7. The thought of gluttony suggests to the monk that he give up his ascetic efforts in short order. It brings to his mind concern for his stomach, for his liver and spleen, the thought of a long illness, scarcity of the commodities of life and finally of his edematous body and the lack of care by the physicians. . . .

8. The demon of impurity impels one to lust after bodies. . . . This demon has a way of bowing the soul down to practices of an impure kind, defilint it, and causing it to speak and hear certain words almost as if the reality were actually present to be seen.

9. Avarice suggests to the mind a lengthy old age, inability to perform manual labor (at some future date), famines that are sure to come, sickness that will visit us, the pinch of poverty, the great shame that comes from accepting the necessities of life from others.

10. Sadness tends to come up at times because of the deprivations of one’s desires. On other occasions it accompanies anger. . . .

11. The most fierce passion is anger. In fact it is defined as a boiling and stirring up of wrath against one who has given injury—or is thought to have done so. . . .

12. The demon of acedia—also called the noonday demon—is the one that causes the most serious trouble of all. . . . [This one requires an explanation too long to fit here! See this later post.]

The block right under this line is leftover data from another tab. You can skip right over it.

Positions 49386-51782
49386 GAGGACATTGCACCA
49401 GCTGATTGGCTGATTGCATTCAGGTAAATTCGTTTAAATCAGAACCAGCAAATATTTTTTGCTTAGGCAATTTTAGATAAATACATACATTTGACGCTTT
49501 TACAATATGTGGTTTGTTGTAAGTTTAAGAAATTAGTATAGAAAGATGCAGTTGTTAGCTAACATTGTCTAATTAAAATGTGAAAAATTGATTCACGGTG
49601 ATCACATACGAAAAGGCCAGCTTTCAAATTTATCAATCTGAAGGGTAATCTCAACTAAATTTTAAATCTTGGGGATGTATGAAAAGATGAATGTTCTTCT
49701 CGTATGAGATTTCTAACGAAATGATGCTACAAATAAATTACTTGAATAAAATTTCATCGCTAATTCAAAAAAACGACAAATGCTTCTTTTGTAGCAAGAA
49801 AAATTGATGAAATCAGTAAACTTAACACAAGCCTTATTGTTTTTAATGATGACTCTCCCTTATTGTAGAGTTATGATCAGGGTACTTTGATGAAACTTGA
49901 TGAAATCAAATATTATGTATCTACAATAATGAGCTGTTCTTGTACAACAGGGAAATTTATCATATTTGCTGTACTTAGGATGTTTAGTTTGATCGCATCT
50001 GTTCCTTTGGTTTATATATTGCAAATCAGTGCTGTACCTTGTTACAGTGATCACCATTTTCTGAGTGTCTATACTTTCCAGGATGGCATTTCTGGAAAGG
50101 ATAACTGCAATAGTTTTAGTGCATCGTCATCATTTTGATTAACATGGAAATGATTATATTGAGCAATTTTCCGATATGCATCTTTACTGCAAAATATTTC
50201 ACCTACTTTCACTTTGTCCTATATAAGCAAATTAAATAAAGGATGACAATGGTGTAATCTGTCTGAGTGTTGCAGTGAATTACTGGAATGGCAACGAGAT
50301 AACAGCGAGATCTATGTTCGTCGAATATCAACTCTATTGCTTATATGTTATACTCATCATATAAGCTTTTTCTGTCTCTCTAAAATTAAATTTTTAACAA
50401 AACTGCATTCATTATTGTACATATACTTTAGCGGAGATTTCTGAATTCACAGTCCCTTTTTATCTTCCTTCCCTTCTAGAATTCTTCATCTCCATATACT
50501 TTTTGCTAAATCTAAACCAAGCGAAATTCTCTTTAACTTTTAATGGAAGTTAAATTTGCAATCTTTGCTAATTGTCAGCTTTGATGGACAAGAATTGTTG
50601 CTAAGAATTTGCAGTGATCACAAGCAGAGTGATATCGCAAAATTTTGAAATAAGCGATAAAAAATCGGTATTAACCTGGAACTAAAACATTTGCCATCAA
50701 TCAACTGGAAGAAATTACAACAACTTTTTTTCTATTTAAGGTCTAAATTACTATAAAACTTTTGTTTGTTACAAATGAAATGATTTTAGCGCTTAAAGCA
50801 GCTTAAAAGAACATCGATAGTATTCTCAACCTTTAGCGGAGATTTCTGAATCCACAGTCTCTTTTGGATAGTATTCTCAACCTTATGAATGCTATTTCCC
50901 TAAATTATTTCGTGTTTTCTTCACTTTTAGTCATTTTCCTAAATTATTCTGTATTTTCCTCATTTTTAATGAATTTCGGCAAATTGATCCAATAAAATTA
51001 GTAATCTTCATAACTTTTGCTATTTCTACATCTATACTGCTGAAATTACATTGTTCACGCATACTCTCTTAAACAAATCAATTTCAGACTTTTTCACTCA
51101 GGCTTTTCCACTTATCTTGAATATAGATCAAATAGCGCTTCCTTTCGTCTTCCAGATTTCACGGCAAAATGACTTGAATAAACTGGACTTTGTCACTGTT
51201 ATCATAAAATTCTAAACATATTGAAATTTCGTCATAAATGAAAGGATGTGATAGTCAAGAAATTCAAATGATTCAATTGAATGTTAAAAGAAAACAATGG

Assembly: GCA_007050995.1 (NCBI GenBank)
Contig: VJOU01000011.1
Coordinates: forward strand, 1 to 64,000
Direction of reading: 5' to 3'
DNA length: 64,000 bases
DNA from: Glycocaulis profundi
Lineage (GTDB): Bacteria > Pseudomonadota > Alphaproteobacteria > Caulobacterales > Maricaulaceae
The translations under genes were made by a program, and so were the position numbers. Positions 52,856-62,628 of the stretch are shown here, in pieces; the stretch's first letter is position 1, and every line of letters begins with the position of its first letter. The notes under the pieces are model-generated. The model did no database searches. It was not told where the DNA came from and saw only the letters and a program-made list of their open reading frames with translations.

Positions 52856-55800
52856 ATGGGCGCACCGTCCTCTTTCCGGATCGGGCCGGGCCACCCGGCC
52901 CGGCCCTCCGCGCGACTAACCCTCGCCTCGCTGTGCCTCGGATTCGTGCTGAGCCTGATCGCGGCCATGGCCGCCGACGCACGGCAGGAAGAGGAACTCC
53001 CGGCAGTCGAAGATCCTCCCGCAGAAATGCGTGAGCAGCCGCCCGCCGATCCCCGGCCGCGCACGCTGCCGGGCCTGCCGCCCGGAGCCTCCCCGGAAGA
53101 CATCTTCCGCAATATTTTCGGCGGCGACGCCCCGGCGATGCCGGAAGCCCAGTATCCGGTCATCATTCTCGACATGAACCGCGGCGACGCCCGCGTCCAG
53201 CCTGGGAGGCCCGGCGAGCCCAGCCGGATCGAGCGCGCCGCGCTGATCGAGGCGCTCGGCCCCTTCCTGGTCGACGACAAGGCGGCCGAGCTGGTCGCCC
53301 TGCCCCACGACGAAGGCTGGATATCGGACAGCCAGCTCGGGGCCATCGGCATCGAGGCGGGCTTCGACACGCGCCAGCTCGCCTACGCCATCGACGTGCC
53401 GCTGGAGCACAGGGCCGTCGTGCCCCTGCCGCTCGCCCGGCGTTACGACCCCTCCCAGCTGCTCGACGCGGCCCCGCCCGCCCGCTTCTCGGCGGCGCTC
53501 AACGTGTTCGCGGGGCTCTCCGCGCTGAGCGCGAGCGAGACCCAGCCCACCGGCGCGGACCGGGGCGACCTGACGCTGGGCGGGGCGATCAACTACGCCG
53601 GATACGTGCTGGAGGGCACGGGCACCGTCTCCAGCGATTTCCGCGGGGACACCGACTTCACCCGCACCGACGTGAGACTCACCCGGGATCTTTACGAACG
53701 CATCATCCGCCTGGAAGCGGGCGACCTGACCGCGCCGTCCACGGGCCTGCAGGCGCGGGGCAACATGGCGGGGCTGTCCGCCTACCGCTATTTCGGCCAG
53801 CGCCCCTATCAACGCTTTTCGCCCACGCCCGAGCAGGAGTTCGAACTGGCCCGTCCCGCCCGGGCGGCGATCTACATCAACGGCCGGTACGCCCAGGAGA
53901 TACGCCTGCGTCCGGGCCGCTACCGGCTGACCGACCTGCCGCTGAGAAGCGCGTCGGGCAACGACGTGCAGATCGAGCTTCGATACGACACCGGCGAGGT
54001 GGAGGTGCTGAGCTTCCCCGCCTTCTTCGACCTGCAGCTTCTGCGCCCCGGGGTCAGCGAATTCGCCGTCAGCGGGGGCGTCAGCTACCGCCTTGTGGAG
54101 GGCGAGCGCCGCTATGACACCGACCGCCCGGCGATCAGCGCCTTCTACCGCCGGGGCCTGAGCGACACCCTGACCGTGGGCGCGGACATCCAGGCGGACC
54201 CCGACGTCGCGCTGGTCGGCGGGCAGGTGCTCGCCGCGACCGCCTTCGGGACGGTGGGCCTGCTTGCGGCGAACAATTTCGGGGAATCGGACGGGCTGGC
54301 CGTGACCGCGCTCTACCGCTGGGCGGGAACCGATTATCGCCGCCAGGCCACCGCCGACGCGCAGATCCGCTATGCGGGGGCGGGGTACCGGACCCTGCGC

13. The spirit of vainglory is most subtle and it readily grows up in the souls of those who practice virtue. It leads them to desire to make their struggles known publicly, to hunt after the praise of men. . . .

14. The demon of pride is the cause of the most damaging fall for the soul. For it induces the monk to deny that God is his helper and to consider that he himself is the cause of virtuous actions. Further, he gets a big head in regard to the brethren, considering them stupid because they do not all have this same opinion of him. . . .

Of course Evagrius’s illustrious disciple, St John Cassian, even follows his master’s order—except for switching sadness and anger—when he devotes a book to each of the logismoi (Books 5-12) in The Institutes, trans. Boniface Ramsey (NY: Newman, 2000), pp. 113-279 (with the exception of the prudishly omitted Book VI ‘On the Spirit of Fornication’, the entire thing is available online here in an older translation). St Cassian refers to them as ‘the eight principle vices’, and helpfully defines acedia for us as ‘anxiety or weariness of heart’ (Inst. V.1; p. 117)—indeed, Ramsey calls St Cassian’s description of the latter in Inst. X.2 (pp. 219-20) perhaps ‘the most familiar passage in The Institutes—and, indeed, in all of Cassian’s writings’, and a ‘justly renowned chapter’ which ‘shows Cassian at his best’ (pp. 6-7). Along with a portion of the Conferences, this part of the Institutes was translated into Greek in an abbreviated form and included in the Philokalia, the only Latin works to be so honoured.